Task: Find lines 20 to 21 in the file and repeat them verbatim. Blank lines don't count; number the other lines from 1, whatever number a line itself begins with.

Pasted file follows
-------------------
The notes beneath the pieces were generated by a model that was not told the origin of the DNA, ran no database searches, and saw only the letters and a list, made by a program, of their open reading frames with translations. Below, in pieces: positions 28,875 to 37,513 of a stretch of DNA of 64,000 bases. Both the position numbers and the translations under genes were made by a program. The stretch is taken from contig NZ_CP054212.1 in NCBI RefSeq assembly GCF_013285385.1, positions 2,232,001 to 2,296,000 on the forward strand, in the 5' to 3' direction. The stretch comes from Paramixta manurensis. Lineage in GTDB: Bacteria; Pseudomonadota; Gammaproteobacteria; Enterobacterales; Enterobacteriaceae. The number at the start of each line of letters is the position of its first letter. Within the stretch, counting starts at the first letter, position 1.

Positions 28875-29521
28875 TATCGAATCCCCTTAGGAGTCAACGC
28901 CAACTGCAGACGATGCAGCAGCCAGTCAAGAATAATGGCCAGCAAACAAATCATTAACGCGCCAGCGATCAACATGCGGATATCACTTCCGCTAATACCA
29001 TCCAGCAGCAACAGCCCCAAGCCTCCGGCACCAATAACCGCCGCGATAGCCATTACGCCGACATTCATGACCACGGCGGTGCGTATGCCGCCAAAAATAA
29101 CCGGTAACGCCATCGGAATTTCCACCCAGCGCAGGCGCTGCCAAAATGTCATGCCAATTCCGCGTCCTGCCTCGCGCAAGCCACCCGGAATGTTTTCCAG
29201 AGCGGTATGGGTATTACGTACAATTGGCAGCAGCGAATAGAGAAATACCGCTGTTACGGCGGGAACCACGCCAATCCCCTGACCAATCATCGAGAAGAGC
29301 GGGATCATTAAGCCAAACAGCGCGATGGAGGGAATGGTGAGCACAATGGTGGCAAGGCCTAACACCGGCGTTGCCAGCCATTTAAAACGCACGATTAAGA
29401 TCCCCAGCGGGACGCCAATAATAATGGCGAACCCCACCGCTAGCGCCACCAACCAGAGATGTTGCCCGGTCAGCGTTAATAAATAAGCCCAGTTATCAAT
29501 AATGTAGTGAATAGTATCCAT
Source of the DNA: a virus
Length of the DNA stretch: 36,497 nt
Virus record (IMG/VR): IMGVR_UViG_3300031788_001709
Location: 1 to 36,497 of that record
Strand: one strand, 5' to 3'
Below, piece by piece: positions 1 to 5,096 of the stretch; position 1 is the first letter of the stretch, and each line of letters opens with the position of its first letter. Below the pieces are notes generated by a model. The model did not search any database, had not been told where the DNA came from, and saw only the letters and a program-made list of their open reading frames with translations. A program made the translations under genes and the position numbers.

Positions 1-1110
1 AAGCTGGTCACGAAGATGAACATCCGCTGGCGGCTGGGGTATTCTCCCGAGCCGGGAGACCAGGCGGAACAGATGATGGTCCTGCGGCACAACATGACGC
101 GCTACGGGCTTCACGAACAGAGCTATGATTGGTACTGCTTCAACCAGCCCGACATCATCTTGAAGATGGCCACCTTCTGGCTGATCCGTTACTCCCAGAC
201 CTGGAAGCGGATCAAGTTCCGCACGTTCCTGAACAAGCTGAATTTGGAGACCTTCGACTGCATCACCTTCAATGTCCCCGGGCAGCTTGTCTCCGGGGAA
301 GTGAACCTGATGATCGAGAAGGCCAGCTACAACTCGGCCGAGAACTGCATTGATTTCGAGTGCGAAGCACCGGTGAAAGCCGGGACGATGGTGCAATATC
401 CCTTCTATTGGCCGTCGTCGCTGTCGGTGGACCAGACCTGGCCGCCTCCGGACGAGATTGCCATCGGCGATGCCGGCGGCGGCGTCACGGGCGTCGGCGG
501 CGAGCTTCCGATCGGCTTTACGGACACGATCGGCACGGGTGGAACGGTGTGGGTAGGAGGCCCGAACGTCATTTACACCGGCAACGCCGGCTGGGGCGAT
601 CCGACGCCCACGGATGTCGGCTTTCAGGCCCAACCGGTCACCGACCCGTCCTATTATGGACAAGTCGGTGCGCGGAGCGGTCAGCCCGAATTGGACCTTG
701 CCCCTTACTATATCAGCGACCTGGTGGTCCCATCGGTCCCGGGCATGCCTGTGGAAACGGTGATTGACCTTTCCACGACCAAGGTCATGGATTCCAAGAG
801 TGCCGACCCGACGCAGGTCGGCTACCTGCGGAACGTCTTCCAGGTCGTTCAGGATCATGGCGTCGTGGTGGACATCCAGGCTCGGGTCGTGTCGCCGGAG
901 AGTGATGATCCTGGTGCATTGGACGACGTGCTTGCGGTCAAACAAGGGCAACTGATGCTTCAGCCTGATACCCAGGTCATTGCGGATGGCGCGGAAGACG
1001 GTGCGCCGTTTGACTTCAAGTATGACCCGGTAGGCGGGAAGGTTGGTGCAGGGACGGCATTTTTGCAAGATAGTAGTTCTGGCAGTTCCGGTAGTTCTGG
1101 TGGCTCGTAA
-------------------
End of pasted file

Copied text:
201 CTGGAAGCGGATCAAGTTCCGCACGTTCCTGAACAAGCTGAATTTGGAGACCTTCGACTGCATCACCTTCAATGTCCCCGGGCAGCTTGTCTCCGGGGAA
301 GTGAACCTGATGATCGAGAAGGCCAGCTACAACTCGGCCGAGAACTGCATTGATTTCGAGTGCGAAGCACCGGTGAAAGCCGGGACGATGGTGCAATATC